A few blocks down Peachtree at the corner of 15th Street, the Woodruff
Performing Arts Center is the home turf of the Alliance Theatre Company,
which puts on numerous performances each season. In addition to plays
and musicals, the Woodruff also sponsors a full schedule of ballet
and children's shows from its stunning facility adjacent to the High
Museum of Art.
Numerous other private companies compete to produce a crowded theater
schedule each year in Atlanta. Most shows are put on at various venues
in Midtown and downtown such as the Shakespeare Tavern, Seven Stages
Theatre, and the Neighborhood Playhouse. The Theatre in the Square
company in nearby Marietta also maintains a regular schedule of performances
up in Cobb County.
Music lovers will feel at home in Atlanta, which has become a
regular tour stop for most major musical acts. Big names such as
Pearl Jam, the Rolling Stones, and U2 fill the seats at the larger
venues, while a full slate of local talent and classical musicians
round out the music scene in numerous smaller facilities. For the
ultimate Atlanta music experience, be sure to investigate some of
the out-of-the-way theaters and small clubs to catch a taste of
regional music in an intimate setting.
For top-notch classical entertainment, nothing beats the summer classics
series at Chastain Park Amphitheatre. Located at 449 Stella Drive
in Buckhead, this 6,000-seat pavilion plays host to the Atlanta Symphony
Orchestra from June through August, as some of the biggest names in
show business perform to the accompaniment of the ASO. While reserved
seating can be hard to come by, the best seats in the house are on
the lawn. Pack some wine and a nice picnic dinner and listen to your
favorite performers under the warm summer stars.
If you like your music a bit louder, head down I-85 to the
Coca-Cola Lakewood Amphitheatre. Just a few miles South of
downtown, this outdoor venue features 7,000 covered seats and an
expansive, sloping lawn to accommodate up to 12,000 more people.
Recent bookings at Lakewood have included such powerhouses as the
Dave Matthews Band and the Lilith Fair.
When part-time Atlanta resident Elton John christened the Phillips
Arena in 1999, he opened the door for still more world-class
entertainment on the Atlanta music scene. Also the home of the
Atlanta Hawks and Thrashers, Phillips showcased the talents of
such hard hitters as U2 and Ricky Martin in its inaugural season.
Tops among smaller venues is Blind Willie's, a tiny dive of a place
on North Highland Avenue in the Virginia-Highland neighborhood. The
small bar and limited seating provide an intimate setting for some
of the best local talent and legendary stars working in blues today.
A few blocks away in Midtown, the Cotton Club plays to a somewhat
rowdier bunch. On any given night, the busy dance floor is crowded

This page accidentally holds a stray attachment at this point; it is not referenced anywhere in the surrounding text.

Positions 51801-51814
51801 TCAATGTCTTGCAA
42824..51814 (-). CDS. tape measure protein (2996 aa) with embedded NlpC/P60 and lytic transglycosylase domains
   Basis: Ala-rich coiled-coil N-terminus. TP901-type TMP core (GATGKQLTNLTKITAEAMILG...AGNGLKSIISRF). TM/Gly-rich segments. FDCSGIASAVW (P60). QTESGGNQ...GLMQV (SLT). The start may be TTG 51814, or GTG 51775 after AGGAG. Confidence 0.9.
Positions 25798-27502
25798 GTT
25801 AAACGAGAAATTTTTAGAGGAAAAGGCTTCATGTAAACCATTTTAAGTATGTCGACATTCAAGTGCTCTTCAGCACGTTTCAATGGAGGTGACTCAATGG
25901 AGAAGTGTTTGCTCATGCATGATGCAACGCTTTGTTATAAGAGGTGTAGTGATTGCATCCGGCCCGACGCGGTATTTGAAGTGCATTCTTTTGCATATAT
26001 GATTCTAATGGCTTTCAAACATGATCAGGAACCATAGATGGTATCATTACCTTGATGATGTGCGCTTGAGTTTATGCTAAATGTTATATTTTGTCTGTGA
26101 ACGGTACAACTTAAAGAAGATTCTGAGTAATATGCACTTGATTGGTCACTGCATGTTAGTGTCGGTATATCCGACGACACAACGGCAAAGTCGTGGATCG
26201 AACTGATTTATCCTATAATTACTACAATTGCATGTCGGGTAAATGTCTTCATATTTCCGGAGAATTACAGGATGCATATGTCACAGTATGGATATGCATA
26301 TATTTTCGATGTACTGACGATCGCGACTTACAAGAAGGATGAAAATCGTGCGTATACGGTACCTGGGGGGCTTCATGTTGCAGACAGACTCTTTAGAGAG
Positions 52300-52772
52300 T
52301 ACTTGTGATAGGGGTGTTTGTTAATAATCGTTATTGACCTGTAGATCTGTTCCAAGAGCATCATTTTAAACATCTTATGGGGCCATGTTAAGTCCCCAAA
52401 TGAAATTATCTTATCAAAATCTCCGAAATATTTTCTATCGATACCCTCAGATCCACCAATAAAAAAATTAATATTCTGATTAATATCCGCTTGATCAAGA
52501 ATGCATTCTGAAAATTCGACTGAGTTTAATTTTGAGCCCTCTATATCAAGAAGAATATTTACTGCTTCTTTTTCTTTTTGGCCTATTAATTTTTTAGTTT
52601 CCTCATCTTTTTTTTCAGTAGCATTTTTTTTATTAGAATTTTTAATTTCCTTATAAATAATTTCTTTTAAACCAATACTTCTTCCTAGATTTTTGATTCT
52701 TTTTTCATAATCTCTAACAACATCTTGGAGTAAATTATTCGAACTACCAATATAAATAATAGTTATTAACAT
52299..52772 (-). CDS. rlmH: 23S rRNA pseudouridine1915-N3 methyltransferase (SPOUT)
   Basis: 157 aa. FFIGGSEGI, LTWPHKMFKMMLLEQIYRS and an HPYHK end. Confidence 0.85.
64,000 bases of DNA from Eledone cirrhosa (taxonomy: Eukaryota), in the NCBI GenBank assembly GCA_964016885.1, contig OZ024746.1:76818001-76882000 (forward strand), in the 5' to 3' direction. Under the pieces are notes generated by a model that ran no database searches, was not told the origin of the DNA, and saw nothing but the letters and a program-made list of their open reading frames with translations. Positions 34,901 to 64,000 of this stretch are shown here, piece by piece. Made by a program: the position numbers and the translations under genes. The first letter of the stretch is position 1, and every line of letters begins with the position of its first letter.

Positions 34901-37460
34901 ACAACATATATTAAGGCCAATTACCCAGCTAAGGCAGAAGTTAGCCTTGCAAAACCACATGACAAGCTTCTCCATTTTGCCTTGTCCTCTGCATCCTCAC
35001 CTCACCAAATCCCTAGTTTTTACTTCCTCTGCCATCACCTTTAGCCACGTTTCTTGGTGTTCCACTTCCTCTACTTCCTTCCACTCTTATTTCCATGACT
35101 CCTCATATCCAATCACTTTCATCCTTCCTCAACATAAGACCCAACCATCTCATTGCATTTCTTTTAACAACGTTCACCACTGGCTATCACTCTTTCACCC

with hard rock and alternative fans, and provides a great atmosphere
for getting to know the best in up-and-coming bands. Since a good
number of relatively big names play the Cotton Club on a regular basis,
it's a good idea to call Ticketmaster well in advance, or stop by
the box office on Peachtree Street.
The Masquerade is perhaps the most far-out of Atlanta's alternative
music clubs, harbored in a somewhat shady neighborhood just east of
downtown at 695 North Avenue near City Hall East. Housed in an old
factory, this no-nonsense venue is the prime spot to catch loud bands
in an atmosphere of reckless abandon. There are separate bars and
billiard rooms, but the main action goes on upstairs, where mostly
smaller bands hold court, but larger names such as Everclear and the
Specials have had their day as well.
For true variety, head over to the Variety Playhouse in Little Five
Points. This elaborate theater was built in the 1930s as a neighborhood
movie house, but now is the scene for a little bit of everything under
the musical sun. A night of hard-charging rock is often followed by
a mellow evening of folk music, which might in turn be followed up
with a CD-release party by a local jazz artist. Whatever's on the
menu for the evening, this is a great place to get up close and personal
with a broad range of local music.
Harmony and soft strings are the keys to what makes Eddie's Attic
tick. A 15-minute trip from downtown, you'll find this oasis of mellow
tunes across from the old County Courthouse in Decatur. Names small
and large come to ply their trade at Eddie's, including occasional
appearances by homegrown favorites the Indigo Girls. Come early for
a good seat, but don't come to socialize: talking during performances
is strictly forbidden.
All around town, a great variety of small venues and music-minded
clubs make Atlanta a music-lover's paradise. Check out the Roxy in
Buckhead for occasional rock concerts, as well as Friday night boxing.
A former Baptist church, the Tabernacle downtown is the frequent site
of special events and music for all appetites. Clubs such as Johnny's
Hideaway and Otto's play to the diversity of multiple tastes, offering
separate rooms for separate styles, and many special bookings.